Decision Making

Enterprise Agile Transformations – Why They’re a Marathon, Not a Sprint by Vikram Jain

Many organisations embarking on an enterprise-wide transformation to agile working, struggle to sustain or scale the benefits they initially achieve. The journey towards agility is a marathon, not a sprint, and it requires continued commitment, at all levels of the organisation, to ensure agile ways of working stick.

The first six to 12 months of introducing agile throughout an organisation will result in visible improvements in speed to market, productivity, efficiency and employee engagement.  

How to Increase the Agility and Productivity of the UK by Vikram Jain

Large corporates are, at best, 30% efficient in delivering change. From launching a loan product to landing a new bakery range on a supermarket shelf, big organisations are failing to deliver change at pace and realise value from it.

One leading credit card provider told us they’d last delivered a major new product eight years ago. ‘We were the leader in the market,' said the project manager. 'However, others have caught up and now we’re struggling to respond.’

'It takes us two years to do what our competitors can do in two months.' MD - FTSE100 organisation

Unapologetic by Kelly Swingler

You’ve probably heard it said that change is the one constant in business currently, and that’s true, it’s also true for our lives outside of work.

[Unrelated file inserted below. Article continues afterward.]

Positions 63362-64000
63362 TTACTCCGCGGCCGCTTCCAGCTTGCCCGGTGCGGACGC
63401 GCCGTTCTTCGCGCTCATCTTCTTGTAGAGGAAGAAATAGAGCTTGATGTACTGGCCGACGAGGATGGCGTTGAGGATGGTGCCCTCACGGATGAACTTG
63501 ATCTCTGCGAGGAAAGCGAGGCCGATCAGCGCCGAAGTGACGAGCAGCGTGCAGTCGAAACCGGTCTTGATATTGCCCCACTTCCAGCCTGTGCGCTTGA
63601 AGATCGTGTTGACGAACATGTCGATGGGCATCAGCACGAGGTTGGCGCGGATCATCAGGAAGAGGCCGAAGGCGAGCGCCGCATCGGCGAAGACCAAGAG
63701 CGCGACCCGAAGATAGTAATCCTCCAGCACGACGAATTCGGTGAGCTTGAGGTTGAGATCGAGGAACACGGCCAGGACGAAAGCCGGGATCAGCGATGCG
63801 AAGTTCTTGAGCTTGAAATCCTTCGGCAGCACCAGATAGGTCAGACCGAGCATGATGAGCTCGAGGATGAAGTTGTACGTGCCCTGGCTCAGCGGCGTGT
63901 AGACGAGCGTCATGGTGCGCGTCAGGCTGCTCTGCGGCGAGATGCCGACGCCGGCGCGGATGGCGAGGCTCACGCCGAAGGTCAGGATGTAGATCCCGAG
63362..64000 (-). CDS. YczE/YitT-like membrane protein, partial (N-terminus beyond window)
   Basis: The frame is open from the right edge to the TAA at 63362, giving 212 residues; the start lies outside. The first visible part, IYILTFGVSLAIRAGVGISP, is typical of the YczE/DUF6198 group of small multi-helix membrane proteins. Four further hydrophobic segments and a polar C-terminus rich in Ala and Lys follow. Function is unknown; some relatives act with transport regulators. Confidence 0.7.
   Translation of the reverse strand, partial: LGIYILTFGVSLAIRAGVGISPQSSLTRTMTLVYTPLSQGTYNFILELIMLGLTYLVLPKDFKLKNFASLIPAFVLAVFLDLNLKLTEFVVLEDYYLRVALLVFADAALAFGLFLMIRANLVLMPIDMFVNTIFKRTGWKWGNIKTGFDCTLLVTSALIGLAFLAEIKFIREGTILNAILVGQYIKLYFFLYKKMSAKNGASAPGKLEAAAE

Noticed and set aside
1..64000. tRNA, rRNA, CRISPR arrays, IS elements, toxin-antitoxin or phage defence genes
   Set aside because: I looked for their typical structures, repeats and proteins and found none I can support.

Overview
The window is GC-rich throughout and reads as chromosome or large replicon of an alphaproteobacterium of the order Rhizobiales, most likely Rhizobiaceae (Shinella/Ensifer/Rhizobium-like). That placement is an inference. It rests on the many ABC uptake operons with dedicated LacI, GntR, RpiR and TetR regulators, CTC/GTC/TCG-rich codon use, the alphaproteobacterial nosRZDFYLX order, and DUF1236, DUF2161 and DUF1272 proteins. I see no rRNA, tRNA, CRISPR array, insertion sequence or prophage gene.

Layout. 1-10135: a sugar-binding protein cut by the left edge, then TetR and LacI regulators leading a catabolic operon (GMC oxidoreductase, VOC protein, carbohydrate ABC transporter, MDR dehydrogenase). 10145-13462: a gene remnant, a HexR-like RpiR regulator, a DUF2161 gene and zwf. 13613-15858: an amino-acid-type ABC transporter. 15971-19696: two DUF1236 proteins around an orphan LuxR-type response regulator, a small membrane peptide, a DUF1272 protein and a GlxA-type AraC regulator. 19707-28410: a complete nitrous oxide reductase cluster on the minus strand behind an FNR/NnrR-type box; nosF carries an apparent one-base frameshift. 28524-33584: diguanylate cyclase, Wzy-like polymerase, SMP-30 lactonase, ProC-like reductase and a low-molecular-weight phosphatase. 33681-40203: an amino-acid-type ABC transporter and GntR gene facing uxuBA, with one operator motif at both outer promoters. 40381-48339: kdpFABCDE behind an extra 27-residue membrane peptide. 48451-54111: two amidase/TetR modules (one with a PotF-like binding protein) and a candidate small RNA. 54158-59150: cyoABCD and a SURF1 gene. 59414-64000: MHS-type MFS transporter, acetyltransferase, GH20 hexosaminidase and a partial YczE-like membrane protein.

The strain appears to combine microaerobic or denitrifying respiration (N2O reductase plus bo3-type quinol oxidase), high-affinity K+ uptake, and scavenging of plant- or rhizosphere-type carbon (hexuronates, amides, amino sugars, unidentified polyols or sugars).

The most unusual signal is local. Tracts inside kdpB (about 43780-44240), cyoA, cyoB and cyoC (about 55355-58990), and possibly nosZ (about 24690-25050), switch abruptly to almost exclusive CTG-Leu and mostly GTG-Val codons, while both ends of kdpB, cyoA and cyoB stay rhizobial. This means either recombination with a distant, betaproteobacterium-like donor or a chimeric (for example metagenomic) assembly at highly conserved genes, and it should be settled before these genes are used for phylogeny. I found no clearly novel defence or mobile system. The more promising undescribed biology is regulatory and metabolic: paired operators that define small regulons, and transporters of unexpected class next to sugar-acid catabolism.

Many people will say they don’t like change, it makes them uncomfortable or it’s something they fear, but if you break things down a little, you’ll find that we all deal with change on a daily basis.

Change doesn't have to be hard... by Kelly Swingler

Change has fast become the one constant in businesses today, but can there be a point when too much change is no longer good for business?

 

If the changes aren’t fully considered, fully implemented and the people are not engaged with the process, then yes.

In 2013 a large London based organisation commenced a two-year transformation programme looking to change everything from their systems, processes, policies, procedures, structures, IT infrastructure and nationwide office locations.

Do you plan tactically or strategically? by Roderic Yapp

We are far better at planning for the short-term than we are for the long-term.

Think about when you get in the car. If you don’t know where you are going, you tap in the details to a sat-nav system to tell you the route. You might have an advanced system that updates itself to find quicker routes if there is traffic.

You probably know what you’re doing this weekend and maybe even the weekend after. You might even have planned your summer holiday.

Beware of the negligence path of Digital Transformation Journey by Soumyasanto Sen

Digital transformation may sound easy, but it’s not. Especially when, there are so many different understandings of this buzzword around the world.

Of course, it’s a journey which will change with the technologies you adopt and bring into the people, processes, and culture associated with your company. Before understanding this buzzword, it is important to know what a Digital Transformation is not.

Many organisations misunderstand digital transformation.

Clarifying responsibility in digital changes and more decentralised decision making by Clive Martin

The big changes happening around us provide opportunity for a better way of clarifying responsibility.

One of the first letters to an editor I wrote was in 1990 or 1991 and it was to Paul Bawcutt who was the editor of a risk management journal called "Foresight". It was on the subject of whether risk managers should have direct responsibility for managing risk or not. There were different views around at the time and there still are today. A quarter of a century has passed and the debate over the roles of risk functions and others involved in managing risk still rages on.